Microsoft Xbox 360. The first Vista-compatible Extender experience and the one that sets the performance bar a bit higher than most of the other contenders can match. Unfortunately for potential Extender users, however, the Xbox 360 is quite loud and is thus unsuitable in home theater environments of any kind.

Linksys DMA-2100. The second-generation Linksys devices offer new form factors but lackluster performance. This is the smaller of the two Linksys boxes and it lacks DVD playback.

Linksys DMA-2200 Linksys Media Center Extender with DVD. A larger, pizza box-shaped version of the DMA-2200, with an included hardware DVD player. The DVD playback and Extender experiences are separate from each other; you choose which you want when you boot up the machine.

D-Link DSM-750. This second-generation D-Link device uses the exact same form factor as the company's first-gen box, a classic pizza-box style case, but offers superior performance to either Linksys device. There is no DVD playback option, however.

HP MediaSmart Connect x280n. Potentially the most impressive of the Extenders, given its copious expandability options and separate MediaSmart environment, which works with all XP and Vista versions, provides better digital media format compatibility, and offers links to various online services such as CinemaNow, Live 365, and Snapfish. All the MediaSmart Connect is missing, alas, is a DVD drive.

I will be examining all of these Extender solutions in depth in future parts of this review. For now, I'd like to focus on the Extender software experience and how it differs from the XP-based first generation Extender experience.

Extenders in the Vista generation

In the same way that the Windows Vista version of Windows Media Center offers various improvements over its XP-based predecessors, Vista-based hardware Extenders also offer various improvements over their own predecessors. The following improvements are generally true of all of the Vista-era Extenders mentioned in the previous section, with a few exceptions:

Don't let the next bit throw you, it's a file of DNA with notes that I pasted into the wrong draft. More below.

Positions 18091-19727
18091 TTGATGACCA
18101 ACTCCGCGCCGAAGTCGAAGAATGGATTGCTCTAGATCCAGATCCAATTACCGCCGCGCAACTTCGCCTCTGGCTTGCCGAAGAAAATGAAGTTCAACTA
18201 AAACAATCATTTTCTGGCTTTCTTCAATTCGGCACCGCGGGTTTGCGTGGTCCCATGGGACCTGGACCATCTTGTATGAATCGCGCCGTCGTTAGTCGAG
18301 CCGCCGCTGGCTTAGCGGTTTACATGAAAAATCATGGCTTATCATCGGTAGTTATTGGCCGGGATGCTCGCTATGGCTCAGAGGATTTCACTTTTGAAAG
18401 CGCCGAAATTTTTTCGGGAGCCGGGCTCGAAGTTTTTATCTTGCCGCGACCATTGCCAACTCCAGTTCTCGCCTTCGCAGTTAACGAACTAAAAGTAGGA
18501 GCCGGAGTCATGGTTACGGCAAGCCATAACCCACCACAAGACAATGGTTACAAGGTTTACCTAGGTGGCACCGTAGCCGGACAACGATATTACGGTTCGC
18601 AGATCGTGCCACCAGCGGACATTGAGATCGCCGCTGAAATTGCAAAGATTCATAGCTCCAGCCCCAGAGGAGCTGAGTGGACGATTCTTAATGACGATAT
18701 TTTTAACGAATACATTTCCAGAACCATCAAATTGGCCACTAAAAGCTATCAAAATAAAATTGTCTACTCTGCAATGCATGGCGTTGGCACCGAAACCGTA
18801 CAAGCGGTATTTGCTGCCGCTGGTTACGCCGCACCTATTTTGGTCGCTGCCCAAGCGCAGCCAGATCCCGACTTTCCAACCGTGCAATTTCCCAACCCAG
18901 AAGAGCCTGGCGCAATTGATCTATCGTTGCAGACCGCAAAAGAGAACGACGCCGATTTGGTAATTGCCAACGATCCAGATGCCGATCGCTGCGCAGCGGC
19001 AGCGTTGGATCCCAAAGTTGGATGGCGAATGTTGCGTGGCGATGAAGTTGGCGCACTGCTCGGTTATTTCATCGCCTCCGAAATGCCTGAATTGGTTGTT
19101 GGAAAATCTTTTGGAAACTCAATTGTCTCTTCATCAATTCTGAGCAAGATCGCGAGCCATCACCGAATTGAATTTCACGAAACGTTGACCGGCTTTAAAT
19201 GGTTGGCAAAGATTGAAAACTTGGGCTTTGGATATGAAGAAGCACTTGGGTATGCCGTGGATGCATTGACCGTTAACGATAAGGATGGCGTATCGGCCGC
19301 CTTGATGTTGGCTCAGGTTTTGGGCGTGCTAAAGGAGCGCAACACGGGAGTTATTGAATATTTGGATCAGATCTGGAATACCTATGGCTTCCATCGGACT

Improved wireless support. With the exception of the Xbox 360, which is currently limited to wired Ethernet networking and 802.11g-based Wireless networking, all Vista-era Extenders support superior 802.11n wireless networking, which is fast enough even for HDTV streaming. This is an important advancement because most potential Extender users haven't wired their homes for Ethernet. Not surprisingly, every Extender review unit I received came with an 802.11n router as well: Microsoft and its hardware maker partners are clearly convinced that a viable wireless option is the key to success. They're right, but wired is still preferable if you've got it.

New video format support. All Vista-era Extenders support additional video formats over those natively supported inside of Media Center, including H.264 and Xvid. This support, however, is handled in a bizarre fashion: Though you can playback H.264 content from an Extender, for example, you still cannot play back that same content directly from Media Center on the PC. Sorry, but that's ridiculous. If Microsoft is going to add this support to the Extender, you should do so on the PC-based software as well.

Media sharing with Windows Media Connect. Don't have Windows Vista Home Premium or Ultimate? No problem: Most Vista-era Extenders also support media sharing with any XP- or Vista-based PC using Microsoft's Windows Media Connect (Windows Rally) technologies. The experience isn't typically as nice as the Media Center experience, but it's better than nothing. Unfortunately, the experience is different from Extender to Extender. Some are bad. Some are downright lousy.

Otherwise, using Vista-era Extenders is very similar to using older Extenders. From a Setup perspective, you plug the device into your home network and HDTV, configure networking, and then establish a partnership between the Extender and your Media Center PC. (This last bit was also copied by Apple for the Apple TV.) As before, you can only connect an Extender to one PC, but a Media Center PC can support up to five Extenders, depending on the speed of your network and the performance characteristics of the PC. Extender configure, such as it is, is still minimal (Figure).